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Home >  Blog

Why Minor Children Should Not Testify Against Their Parents – A personal Opinion

The opinion presented in this blog is representative of Family Law Attorney Grant Gisondo who practices in West Palm Beach, Florida. Questions were asked to Dr. Julia Meldau, Ed. D, majoring in Child and Youth Studies, who has worked professionally with young children for many years both as teacher and school administrator. There were numerous times when minor children in her professional care were a part of a court litigation such as a custody dispute, divorce contention, and/or a child abuse or criminal allegation against their parent(s). While it would seem the best way to obtain first hand information regarding...

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What is a Forensic Accountant’s Role in a Divorce?

Most frequently a forensic accountant’s role in a divorce (now termed dissolution of marriage) is in the courtroom as an expert witness. As an expert witness the forensic account is allowed to testify in his/her area of expertise even though never having, been witness to any occurrence relating to the lawsuit. The areas of expertise of a forensic accountant include accounting, auditing, and investigative skills involving monetary considerations and concerns. And, when it comes to a divorce, there are a number of monetary considerations and concerns where the expertise of a forensic account can often prove or disprove an issue...

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The Use of Expert Witnesses at Trial (Forensic Accountants and Psychologists)

While, in most instances, someone who is to be a witness at a trial must have, by the use of one or more of their five senses, experienced some aspect of the case they will be testifying for. There are however exceptions and these people are called “expert witnesses”. An expert witness is defined as” a person who is a specialist in a subject, often technical, who may present his/her expert opinion without having been witness to any occurrence relating to the lawsuit or criminal case”. Further, Wikipedia goes on to say, “An expert witness in England, Wales, and the...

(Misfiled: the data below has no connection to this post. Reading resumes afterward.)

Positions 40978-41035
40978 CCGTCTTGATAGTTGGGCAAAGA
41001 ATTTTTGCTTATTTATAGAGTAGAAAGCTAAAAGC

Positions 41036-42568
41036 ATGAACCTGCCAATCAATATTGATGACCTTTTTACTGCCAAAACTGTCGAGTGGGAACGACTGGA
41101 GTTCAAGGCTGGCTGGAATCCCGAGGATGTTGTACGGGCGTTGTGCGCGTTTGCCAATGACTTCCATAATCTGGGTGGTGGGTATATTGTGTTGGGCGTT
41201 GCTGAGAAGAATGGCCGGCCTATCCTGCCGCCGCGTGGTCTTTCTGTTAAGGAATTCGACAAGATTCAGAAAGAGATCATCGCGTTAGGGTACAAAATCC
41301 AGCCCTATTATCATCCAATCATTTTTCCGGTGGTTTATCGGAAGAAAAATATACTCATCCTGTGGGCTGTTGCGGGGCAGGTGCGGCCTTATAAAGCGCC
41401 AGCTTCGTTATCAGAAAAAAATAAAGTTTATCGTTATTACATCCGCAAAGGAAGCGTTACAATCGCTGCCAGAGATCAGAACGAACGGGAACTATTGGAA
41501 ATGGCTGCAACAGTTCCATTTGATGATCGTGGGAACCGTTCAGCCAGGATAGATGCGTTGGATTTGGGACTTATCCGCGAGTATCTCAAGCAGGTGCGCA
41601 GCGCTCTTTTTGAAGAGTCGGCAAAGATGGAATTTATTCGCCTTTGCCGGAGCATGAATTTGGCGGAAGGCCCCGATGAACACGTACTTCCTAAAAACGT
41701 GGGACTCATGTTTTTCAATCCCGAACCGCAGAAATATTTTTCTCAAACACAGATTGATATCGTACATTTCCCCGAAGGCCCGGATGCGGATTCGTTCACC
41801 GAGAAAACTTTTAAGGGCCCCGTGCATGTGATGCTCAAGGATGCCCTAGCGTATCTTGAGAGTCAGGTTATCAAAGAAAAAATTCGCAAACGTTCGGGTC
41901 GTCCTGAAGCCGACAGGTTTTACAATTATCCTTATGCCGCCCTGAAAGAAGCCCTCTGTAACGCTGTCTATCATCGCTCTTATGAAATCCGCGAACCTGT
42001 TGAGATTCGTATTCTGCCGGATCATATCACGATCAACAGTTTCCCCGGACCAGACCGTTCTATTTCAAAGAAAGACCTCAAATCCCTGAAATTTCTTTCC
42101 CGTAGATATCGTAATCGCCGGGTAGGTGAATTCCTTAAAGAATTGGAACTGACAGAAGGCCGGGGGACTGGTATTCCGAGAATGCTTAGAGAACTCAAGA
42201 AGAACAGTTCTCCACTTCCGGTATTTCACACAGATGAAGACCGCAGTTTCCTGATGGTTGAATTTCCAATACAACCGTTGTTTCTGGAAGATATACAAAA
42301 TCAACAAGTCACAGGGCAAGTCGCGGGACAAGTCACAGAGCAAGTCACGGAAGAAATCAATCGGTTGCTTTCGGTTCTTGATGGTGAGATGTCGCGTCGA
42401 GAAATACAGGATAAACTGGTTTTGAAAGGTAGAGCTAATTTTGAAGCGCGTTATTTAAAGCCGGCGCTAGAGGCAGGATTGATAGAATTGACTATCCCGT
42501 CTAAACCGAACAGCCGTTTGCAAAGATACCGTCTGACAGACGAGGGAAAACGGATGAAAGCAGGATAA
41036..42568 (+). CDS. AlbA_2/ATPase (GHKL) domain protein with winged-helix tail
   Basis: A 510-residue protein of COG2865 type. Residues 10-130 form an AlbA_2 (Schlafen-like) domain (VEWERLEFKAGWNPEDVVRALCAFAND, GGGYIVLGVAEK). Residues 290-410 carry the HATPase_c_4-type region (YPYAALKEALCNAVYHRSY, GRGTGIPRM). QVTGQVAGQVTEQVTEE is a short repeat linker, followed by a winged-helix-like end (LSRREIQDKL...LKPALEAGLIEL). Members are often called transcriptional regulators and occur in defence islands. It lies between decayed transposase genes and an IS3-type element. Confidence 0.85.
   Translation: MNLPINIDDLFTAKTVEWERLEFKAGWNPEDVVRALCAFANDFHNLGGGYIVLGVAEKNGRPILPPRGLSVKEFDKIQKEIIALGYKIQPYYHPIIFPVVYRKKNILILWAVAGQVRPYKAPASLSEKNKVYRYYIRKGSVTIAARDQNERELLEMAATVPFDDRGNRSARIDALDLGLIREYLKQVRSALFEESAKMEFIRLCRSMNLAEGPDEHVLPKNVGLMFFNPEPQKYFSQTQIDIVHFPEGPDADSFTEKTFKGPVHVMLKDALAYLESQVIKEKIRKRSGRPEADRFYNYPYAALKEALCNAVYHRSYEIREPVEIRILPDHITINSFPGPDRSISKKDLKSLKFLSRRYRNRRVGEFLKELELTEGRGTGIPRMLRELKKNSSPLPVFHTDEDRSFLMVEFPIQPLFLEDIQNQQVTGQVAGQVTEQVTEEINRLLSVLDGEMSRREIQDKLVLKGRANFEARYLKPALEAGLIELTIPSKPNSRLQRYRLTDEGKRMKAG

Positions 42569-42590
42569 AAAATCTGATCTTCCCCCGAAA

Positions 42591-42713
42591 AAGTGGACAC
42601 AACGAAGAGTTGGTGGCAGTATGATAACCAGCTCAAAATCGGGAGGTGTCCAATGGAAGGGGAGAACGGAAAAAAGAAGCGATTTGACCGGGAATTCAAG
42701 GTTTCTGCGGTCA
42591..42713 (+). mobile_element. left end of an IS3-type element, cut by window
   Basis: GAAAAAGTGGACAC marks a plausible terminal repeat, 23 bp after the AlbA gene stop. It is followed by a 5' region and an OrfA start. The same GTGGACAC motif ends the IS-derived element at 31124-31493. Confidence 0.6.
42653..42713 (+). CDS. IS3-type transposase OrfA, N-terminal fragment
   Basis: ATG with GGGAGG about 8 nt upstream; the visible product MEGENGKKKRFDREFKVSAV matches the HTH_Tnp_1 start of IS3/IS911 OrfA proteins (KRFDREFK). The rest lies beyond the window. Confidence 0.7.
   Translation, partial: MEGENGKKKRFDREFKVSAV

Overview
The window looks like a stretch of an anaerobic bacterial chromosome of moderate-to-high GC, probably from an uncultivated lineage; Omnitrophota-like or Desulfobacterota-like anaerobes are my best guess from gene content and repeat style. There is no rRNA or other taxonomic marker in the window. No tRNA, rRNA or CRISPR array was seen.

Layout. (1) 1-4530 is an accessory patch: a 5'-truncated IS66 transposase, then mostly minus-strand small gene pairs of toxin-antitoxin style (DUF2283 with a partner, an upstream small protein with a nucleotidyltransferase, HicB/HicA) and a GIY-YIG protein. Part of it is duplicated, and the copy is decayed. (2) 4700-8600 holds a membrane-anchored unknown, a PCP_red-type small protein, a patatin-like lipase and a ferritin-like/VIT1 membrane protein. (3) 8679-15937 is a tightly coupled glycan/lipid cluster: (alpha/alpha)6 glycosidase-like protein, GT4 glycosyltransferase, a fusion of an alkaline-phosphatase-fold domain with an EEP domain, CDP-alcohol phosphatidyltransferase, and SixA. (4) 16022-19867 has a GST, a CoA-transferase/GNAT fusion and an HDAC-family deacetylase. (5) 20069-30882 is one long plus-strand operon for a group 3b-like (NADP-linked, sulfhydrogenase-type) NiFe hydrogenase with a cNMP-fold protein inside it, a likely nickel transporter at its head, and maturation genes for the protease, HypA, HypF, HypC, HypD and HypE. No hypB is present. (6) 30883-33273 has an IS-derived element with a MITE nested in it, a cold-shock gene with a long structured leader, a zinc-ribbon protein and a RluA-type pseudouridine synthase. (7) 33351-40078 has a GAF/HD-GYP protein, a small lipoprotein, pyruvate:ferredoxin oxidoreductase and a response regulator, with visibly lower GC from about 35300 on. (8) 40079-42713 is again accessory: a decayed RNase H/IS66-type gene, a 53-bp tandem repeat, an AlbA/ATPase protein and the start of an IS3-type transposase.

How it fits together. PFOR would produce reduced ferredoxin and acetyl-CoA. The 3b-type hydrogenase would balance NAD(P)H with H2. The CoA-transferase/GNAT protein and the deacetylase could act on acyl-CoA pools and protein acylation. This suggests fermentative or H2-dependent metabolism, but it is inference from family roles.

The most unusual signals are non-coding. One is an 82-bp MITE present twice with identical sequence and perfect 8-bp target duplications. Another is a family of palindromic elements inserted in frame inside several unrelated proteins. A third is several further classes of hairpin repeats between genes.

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Knowing When to Settle and When Not to Settle

Settling, in the legal sense, refers to deciding that the outcomes desired to culminate a case, such as a divorce, have reached the place where no more can or should be done to litigate the issues under consideration. At this point, be it at mediation or in an attorney’s office, a settlement agreement will be executed then presented to the judge for scrutiny at a final hearing so that the Judge can turn the parties agreement into an order of the Court. It is highly unlikely either party will be 100% happy with the outcome but a settlement indicates both parties were willing to compromise and...

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Setting Aside Prenuptial Agreements in Florida

Prenuptial agreements made in the state of Florida are, for the most part, accepted by the court in the event of a legal separation or divorce. There are certain instances, however, when a judge will set aside a prenuptial agreement, which he/she is allowed to do under the Florida Family Law statutes. If you are looking to create a prenuptial agreement, that is an agreement made before you marry, deciding, if a divorce happens, specific outcomes for such issues as assets, debts, alimony, retirement funds, and inheritance (especially in regards to children from prior marriages) you need to be very...